The CMOS metal layer is used to create an embedded micro-polarizer able to sense polarization information. This polarization information is shown to be useful in applications like real time material classification and autonomous agent navigation. Further the sensor is equipped with in pixel analog and digital memories which allow variation of the dynamic range and in-pixel binarization in real time. The binary output of the pixel tries to replicate the flickering effect of the insect's eye to detect smallest possible motion based on the change in state. An inbuilt counter counts the changes in states for each row to estimate the direction of the motion. The chip consists of an array of 128x128 pixels, it occupies an area of 5 x 4 mm2 and it has been designed and fabricated in an 180nm CMOS CIS process from UMC.
Psychology and Consumer Profiling in the Digital Age is concerned with the use of psychological theories and methods to segment consumers. Historically, as consumer markets have evolved, professional marketers have become more and more interested in how consumers think and behave. As product and services ranges have expanded it has become equally important to know how to establish a niche within a crowded consumer marketplace. While market niches can be defined in part by the specific attributes and features of the brand being offered, these characteristics usually need to resonate with the perceived characteristics of the target consumers. Marketers might initially draw upon consumer demographics and geographical data to differentiate consumers, but such descriptive data cannot explain the reasons why consumers might find a brand appealing or not. This level of understanding requires an alternative approach that is linked more directly to an analysis of consumer psychology. Understanding how consumers choose between different products and services is a crucial part of professional marketing. Targeting brands at the consumers most likely to be interested in them is another critical aspect of business success. Marketers need to know what consumers think about brands, why they like them and what purposes they serve. This means delving into the psychology of the consumer to find ways of differentiating between consumers and matching brands to consumer niches at the level of consumers' relationships with brands. Using psychology to segment consumers has been regarded as a valuable adjunct to standard geo-demographic definitions of market segments. Psychology and Consumer Profiling in the Digital Age examines how this field of 'psychographics' has evolved, the different approaches to psychological segmentation of consumers, the different ways in which it has been applied in consumer marketing settings, and whether psychographics works. It draws upon research from around the world and incorporates its analysis of the use of psychographics with an examination of major shifts in marketing in a digital and global era.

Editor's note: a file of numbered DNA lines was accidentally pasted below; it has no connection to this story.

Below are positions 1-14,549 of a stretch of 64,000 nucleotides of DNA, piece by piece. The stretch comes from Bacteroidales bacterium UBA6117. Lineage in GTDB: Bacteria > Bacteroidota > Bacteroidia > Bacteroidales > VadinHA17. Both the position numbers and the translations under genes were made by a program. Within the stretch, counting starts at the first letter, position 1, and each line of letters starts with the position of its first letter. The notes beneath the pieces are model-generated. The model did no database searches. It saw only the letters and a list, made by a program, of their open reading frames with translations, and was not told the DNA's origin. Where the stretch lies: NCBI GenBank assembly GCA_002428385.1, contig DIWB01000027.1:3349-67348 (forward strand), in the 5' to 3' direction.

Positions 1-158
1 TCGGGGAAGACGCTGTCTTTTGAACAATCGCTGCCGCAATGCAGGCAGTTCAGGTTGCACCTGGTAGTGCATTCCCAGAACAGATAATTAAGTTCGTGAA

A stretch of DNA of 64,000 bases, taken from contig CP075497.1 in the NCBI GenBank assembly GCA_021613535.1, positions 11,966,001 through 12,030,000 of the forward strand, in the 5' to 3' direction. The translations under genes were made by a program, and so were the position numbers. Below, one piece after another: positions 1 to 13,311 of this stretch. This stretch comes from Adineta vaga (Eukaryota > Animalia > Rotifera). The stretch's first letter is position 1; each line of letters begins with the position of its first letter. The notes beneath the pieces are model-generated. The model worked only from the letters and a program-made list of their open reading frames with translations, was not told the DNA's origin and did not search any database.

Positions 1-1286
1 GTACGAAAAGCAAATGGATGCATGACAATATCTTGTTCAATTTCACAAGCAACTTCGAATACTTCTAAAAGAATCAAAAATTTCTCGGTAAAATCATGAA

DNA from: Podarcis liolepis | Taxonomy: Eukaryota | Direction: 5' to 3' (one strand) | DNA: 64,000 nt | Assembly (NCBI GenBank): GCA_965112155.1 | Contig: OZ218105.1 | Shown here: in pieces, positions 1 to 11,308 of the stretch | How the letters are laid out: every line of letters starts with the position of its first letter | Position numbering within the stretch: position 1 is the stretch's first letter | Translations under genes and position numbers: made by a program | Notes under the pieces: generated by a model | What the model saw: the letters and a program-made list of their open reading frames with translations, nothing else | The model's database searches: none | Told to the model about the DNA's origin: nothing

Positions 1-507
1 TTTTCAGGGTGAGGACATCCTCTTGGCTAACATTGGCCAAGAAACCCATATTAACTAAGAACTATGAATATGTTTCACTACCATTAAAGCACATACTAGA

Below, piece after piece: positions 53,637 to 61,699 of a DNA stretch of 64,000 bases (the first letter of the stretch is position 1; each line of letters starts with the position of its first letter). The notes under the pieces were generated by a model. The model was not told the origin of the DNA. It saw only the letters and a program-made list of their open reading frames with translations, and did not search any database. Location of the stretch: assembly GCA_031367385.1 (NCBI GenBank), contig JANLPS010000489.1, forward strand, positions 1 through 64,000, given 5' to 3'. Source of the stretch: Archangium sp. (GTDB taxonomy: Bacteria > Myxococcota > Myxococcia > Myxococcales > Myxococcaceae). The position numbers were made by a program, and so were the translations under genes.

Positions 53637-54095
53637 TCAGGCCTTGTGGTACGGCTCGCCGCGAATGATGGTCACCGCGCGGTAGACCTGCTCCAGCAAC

A though-provoking collection of poetry and thoughts as seen through the eyes of the author's depression, with little glimpses of hope.